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Eggshell Composition, Formation and Function

Egg Shell Composition and Structure
Reptiles (Lepidophores and Testudines)
A mineralized egg shell membrane evolved as a synapamorphy for reptilia (1). The mineral content and structure of eggshells vary among reptilian species. Egg shells of many reptiles consist of a fibrous shell membrane connected to the albumen, as well as a calcareous layer attached to the outer surface of the membrane. The inorganic content of the reptilian shell involves mainly the outer portion and is comprised of calcium carbonate in the form of calcite (5). Reptilian eggs can be separated into three separate groups based on the structure of their shells: flexible shells with no calcareous layer, flexible shells with a thick calcareous layer, and rigid shells with a well-developed calcareous layer. Egg shell structures can be examined and studied with the use of a Scanning Electron Microscope (SEM). The SEM analysis of eggshells is used to differentiate important taxonomic characters to determine relationships among taxa.
Squamate reptiles mainly lay eggs with flexible shells. In fact, all squamate eggs are flexible except for two subfamilies of keggonid lizards (1). Some of these flexible shells, such as those of Diposaurus doralis, Anolis auratus, Anolus limiforns and Natrix natrix contain no calcareous layer, only a shell membrane. This fibrous membreane is organized into an irregular series of ridges and a finely woven mat of fibers on the outer surface.
In other squamates, the outer surface of the flexible shell contains a relatively thin calcareous layer. This can be shown in the network of spheres found in the SEM pictures of Figure 3A and B (3). This type of shell is found in Anolis carolinensis and Callisaurus draconoides (3). Pogona barbata is a squamate with a unique egg shell structure; it is the only flexible shell squamate egg in which the calcite crystals form columns that penetrate into the fibrous layer. This type of egg shell is also typical for the lepidosaurian sphenodon punctuates, or Tuatara (5). A study done by Osborne and Thompson on the chemical composition and structure of the eggshell of three oviparous lizards analyzes the typical flexible eggshells of squamates including the scincid lizards Lamprophois guichenoti and Laprophois delicate, as well as anagamid Physignathus lesuerurri. This study used SEM to determine that the structure of the shells of L. guichenoti, L. delecata and P. lesueurii were very similar. Their shell structure consisted of an outer calcareous layer, a fibrous shell membrane and an inner boundary layer. The calcareous layer appeared uneven at low magnification, but showed a surface consisting of protruding calcareous segments which touch to form a smooth appearance at higher magnifications. Also visible were pore like structures and fibers that were laid down in layers with alternating direction. Osborne and Thompson’s study also did an x-ray analysis using an Energy Dispersive Analysis by X-ray (EDAX) to determine the distribution of ions within the eggshell. This study showed that most of the inorganic content of the shell, including magnesium, sodium and potassium occurred in the calcareous layer.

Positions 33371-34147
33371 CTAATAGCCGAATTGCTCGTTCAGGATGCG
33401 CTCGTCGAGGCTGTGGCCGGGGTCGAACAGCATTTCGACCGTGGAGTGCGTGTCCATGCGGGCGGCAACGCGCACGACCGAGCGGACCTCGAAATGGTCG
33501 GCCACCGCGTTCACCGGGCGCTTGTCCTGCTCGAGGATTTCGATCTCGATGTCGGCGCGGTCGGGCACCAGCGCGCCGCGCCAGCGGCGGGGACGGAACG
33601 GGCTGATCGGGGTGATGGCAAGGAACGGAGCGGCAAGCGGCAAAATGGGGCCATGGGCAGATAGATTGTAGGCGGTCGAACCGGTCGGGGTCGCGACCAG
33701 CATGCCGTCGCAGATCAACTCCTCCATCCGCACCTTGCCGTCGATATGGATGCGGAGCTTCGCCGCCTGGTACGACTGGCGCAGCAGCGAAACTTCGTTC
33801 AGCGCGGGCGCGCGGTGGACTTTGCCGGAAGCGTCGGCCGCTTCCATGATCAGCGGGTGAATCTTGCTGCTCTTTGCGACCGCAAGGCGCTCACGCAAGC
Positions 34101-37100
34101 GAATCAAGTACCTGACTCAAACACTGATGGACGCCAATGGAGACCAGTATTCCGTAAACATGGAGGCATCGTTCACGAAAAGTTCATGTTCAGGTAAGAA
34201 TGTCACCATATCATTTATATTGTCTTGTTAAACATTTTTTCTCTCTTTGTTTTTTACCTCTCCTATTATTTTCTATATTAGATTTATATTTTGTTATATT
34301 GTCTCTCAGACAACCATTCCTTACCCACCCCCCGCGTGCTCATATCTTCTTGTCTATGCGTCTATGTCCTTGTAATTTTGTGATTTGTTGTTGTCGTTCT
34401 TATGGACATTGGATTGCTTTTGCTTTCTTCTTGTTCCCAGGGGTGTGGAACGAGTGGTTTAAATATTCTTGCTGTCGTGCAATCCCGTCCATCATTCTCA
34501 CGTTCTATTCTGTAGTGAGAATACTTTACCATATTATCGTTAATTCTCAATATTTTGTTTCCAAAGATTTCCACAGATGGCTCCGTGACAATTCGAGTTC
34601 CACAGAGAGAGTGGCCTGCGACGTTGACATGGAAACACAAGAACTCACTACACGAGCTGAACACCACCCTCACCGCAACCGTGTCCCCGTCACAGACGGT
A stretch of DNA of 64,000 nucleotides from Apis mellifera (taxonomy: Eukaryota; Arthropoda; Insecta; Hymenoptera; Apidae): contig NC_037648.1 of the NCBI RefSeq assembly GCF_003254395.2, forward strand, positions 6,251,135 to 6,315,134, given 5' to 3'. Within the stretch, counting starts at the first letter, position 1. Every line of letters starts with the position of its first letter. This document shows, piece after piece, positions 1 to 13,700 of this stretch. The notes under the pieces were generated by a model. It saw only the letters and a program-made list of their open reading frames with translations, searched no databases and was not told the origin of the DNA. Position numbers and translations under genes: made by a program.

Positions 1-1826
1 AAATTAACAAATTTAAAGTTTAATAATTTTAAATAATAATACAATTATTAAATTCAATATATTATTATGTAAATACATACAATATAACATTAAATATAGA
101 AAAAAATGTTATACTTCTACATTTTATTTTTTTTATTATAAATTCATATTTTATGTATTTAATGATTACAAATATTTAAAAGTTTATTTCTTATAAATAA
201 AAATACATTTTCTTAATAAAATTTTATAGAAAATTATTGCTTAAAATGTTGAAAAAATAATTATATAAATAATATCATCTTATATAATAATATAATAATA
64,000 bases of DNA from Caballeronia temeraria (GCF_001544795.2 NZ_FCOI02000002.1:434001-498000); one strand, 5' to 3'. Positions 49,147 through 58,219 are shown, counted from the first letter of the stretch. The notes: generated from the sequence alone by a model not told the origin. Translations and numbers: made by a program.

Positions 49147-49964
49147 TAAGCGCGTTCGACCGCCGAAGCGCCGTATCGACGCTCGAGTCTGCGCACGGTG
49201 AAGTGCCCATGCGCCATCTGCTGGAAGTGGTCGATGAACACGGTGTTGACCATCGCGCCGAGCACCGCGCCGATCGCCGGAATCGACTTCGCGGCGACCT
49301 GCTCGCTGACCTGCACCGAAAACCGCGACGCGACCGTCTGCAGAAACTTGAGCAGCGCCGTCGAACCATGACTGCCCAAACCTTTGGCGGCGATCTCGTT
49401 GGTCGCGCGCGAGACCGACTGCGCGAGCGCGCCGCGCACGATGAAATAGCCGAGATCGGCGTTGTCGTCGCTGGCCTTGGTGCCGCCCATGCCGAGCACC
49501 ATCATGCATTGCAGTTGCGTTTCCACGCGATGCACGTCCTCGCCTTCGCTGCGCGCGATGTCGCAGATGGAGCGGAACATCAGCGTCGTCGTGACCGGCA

Some turtles also have flexible shelled eggs. These eggs are made of a defined calcareous layer that is as thick as the shell membrane. This calcareous layer is variable however. For example, the eggs of sea turtles have a poorly ordered, open matrix calcareous layer with undefined shell components and pores. In the flexible shelled eggs of Emydids and chelydrids, however, the calcareous layer is highly structured with well defined shell componants and pores (3). Rigid-shelled eggs (laid by crocodilian, some chelonians, dibamids and gekkonids) have a well developed calcareous layer that makes up most of the eggshell and a thin shell membrane. These eggshells are organized into shell units that fit together tightly and interlock. Turtles do not have only flexible eggs however; shell structure can be described as pliable, hard-expansible or brittle (1).
Birds (Aves)